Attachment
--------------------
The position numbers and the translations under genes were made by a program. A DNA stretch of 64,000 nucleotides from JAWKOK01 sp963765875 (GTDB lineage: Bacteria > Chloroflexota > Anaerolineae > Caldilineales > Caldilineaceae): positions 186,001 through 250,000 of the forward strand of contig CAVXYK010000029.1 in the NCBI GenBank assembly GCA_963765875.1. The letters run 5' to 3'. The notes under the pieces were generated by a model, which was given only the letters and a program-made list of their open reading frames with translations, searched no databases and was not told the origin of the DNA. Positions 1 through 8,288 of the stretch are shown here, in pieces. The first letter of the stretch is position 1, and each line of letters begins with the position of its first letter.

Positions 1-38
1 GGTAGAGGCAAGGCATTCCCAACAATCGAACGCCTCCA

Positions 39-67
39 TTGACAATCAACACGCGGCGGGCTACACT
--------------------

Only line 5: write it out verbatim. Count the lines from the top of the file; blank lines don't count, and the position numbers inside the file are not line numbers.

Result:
39 TTGACAATCAACACGCGGCGGGCTACACT